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Sanjay Ranchod, General Counsel at OhmConnect

Sanjay Ranchod, General Counsel at OhmConnect

December 11, 2023

How do you view the role of legal professionals in addressing climate change? There are so many ways for legal professionals to make a difference in addressing climate change, from participating in litigation to stop harmful projects or shape key doctrines, to advising business leaders in climate tech seeking to navigate changing regulatory conditions, to helping policymakers aaddress hurdles to deploying clean energy solutions. These opportunities are in the private, public, and not-for-profit sectors, and we need more talented lawyers to get involved because the scope and complexity of the challenge is massive.

I’m fortunate to have the opportunity to wear several hats when contributing to climate solutions. As the General Counsel of a climate tech company, my team’s work supports the success of our business, which is building virtual power plants that facilitate the transition to 100% clean energy. In the public sector, I serve on the San Francisco Bay Conservation and Development Commission, a state agency that is developing a region-wide strategy for sea level rise adaptation. I’m also a board member of a national environmental organization that promotes climate solutions, conservation, and movement building through strategic philanthropy and grassroots advocacy.

What motivated you to work in this sector, and how do you see the company's mission aligning with your personal goals? I’ve been passionate about advancing solutions to address the climate crisis for many years, and now the urgency of this work is undeniable as extreme weather events and their destructive impacts become more common. I’ve focused on accelerating the transition to clean energy because the vast majority of greenhouse gas emissions in the U.S. come from burning fossil fuels.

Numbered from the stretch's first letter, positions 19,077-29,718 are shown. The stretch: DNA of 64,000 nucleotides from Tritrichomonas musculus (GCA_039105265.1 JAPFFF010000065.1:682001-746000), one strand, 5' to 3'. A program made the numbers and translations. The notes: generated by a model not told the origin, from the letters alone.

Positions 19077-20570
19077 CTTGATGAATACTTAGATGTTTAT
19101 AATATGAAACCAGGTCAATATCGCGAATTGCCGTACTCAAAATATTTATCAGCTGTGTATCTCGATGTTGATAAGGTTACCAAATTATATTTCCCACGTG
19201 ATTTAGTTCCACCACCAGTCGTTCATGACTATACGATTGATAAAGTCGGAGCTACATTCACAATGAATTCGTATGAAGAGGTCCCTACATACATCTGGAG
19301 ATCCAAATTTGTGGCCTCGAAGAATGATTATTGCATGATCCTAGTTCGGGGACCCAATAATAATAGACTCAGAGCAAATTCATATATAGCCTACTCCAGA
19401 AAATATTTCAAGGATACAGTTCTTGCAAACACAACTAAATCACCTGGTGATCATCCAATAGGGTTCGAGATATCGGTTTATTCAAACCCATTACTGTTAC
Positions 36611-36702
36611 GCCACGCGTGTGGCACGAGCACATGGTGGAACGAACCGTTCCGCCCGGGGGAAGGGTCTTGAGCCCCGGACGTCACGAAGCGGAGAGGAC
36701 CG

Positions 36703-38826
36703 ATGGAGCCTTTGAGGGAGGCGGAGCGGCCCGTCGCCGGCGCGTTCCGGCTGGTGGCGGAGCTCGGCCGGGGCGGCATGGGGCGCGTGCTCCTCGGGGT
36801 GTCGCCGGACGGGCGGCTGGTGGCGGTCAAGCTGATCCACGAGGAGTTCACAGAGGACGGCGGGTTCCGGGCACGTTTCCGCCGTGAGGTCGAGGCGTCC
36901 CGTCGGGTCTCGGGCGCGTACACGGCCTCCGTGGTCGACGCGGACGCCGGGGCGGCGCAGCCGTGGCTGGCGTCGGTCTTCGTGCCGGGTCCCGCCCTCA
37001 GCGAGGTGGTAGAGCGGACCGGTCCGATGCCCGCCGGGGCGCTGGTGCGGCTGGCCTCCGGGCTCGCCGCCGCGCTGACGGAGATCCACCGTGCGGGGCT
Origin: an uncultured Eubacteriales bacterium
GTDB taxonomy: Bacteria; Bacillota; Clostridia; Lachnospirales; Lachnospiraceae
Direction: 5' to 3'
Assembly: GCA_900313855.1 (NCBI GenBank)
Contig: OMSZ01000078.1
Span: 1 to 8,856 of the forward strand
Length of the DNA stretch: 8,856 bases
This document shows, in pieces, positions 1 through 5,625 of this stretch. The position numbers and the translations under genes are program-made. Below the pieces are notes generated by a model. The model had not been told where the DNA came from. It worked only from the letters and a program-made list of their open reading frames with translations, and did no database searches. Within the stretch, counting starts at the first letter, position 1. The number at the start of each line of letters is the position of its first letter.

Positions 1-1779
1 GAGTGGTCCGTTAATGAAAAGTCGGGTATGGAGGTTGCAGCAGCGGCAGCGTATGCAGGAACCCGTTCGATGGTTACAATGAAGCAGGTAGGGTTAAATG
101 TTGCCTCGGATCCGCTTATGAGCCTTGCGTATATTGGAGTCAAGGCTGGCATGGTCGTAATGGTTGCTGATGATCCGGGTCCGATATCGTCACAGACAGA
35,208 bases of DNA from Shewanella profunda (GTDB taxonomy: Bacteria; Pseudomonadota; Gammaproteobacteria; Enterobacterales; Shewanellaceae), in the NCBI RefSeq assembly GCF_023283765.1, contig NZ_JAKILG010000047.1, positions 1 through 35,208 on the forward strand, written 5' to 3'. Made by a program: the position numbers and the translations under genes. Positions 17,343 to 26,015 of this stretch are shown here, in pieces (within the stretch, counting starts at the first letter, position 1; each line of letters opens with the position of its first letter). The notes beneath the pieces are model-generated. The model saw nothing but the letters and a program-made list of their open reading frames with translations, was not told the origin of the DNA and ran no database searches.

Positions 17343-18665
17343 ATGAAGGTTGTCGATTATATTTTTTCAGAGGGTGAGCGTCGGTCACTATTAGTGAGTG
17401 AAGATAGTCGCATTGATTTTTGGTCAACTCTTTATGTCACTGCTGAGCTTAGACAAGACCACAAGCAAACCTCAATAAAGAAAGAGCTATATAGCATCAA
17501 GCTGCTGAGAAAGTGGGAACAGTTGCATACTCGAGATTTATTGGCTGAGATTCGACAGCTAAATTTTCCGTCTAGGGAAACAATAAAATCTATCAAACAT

OhmConnect’s mission is to rally people to change how and when they use electricity — unlocking clean, affordable and reliable energy. Our technology empowers consumers to save energy during specific times when the grid is stressed, and our platform networks hundreds of thousands of homes together to act like a virtual power plant that automatically reduces demand. The benefit to the grid is the same as adding the equivalent amount of generation and when OhmConnect is dispatched, it typically means a dirty peaker plant doesn’t have to be turned on. I’m privileged to work at a company whose mission aligns so well with my personal goals.

Could you share some examples of innovative legal strategies or approaches your company has taken to advance green technologies? Our company participates in state and federal policymaking that is relevant to our business, including in California where the state has set ambitious clean energy and climate goals. My team includes policy experts who collaborate with other stakeholders to develop policy proposals that will enable the scaling up of flexible demand solutions like virtual power plants and advocate in legislative and regulatory venues for those proposals.

This work, which includes managing “change of law” risk by monitoring, analyzing and responding to proposed policy changes, is important in a regulated and dynamic industry like energy, especially where many of the existing rules were designed for the technologies of yesterday. Recent policy changes that many companies in the climate tech sector supported, including the historic climate-related investments of the Inflation Reduction Act, are providing new opportunities to demonstrate what innovation in this sector can accomplish.

Are there any emerging trends or innovative legal approaches you find particularly promising in the fight against climate change? Climate change disclosure rules are receiving renewed attention after California Governor Newsom signed landmark climate disclosure bills in October that will change the landscape of climate reporting in the U.S. After the SEC delayed a rulemaking on its March 2022 proposal requiring publicly traded companies to disclose their greenhouse gas emissions and climate-related risks to their operations, California has gone further by requiring thousands of public and private companies doing business in the state to measure and publicly disclose their greenhouse gas emissions on an annual basis, starting in 2026.

California’s rules will better enable investors to assess how companies operating in the world’s fifth largest economy - and beyond - are addressing climate risks, and the disclosure of standardized information should contribute to better investment decisions and a more sustainable and resilient financial system.

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